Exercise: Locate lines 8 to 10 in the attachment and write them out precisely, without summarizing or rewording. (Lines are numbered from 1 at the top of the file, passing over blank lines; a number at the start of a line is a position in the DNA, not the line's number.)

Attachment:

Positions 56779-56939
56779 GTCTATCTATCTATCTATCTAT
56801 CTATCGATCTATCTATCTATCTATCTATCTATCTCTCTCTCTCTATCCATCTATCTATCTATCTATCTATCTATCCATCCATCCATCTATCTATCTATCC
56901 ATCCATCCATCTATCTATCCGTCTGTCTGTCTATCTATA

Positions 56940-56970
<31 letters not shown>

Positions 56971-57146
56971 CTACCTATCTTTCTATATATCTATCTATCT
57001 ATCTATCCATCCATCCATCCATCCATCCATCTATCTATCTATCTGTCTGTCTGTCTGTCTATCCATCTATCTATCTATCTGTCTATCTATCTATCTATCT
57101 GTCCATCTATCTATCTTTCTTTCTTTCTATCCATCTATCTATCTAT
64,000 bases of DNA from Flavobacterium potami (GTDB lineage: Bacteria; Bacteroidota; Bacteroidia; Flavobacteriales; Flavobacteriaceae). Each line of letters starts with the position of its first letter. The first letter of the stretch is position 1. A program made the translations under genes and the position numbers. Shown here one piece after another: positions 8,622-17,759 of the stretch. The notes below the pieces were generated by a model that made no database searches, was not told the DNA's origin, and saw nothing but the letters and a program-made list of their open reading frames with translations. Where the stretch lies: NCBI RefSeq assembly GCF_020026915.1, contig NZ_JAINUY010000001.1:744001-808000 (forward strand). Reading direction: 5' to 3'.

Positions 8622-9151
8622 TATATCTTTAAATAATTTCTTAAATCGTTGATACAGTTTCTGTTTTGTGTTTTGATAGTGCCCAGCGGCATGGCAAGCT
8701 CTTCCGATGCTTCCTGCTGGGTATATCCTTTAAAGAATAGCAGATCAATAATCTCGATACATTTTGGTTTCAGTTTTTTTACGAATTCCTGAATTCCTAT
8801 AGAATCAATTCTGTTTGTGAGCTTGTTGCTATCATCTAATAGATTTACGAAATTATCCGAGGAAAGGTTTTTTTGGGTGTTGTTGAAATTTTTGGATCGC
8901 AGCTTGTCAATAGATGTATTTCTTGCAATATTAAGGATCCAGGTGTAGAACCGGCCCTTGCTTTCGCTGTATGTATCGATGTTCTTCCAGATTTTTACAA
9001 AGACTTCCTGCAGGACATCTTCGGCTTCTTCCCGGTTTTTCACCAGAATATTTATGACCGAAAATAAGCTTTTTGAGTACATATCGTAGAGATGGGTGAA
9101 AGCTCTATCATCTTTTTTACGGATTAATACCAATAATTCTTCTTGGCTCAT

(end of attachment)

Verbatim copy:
56971 CTACCTATCTTTCTATATATCTATCTATCT
57001 ATCTATCCATCCATCCATCCATCCATCCATCTATCTATCTATCTGTCTGTCTGTCTGTCTATCCATCTATCTATCTATCTGTCTATCTATCTATCTATCT
57101 GTCCATCTATCTATCTTTCTTTCTTTCTATCCATCTATCTATCTAT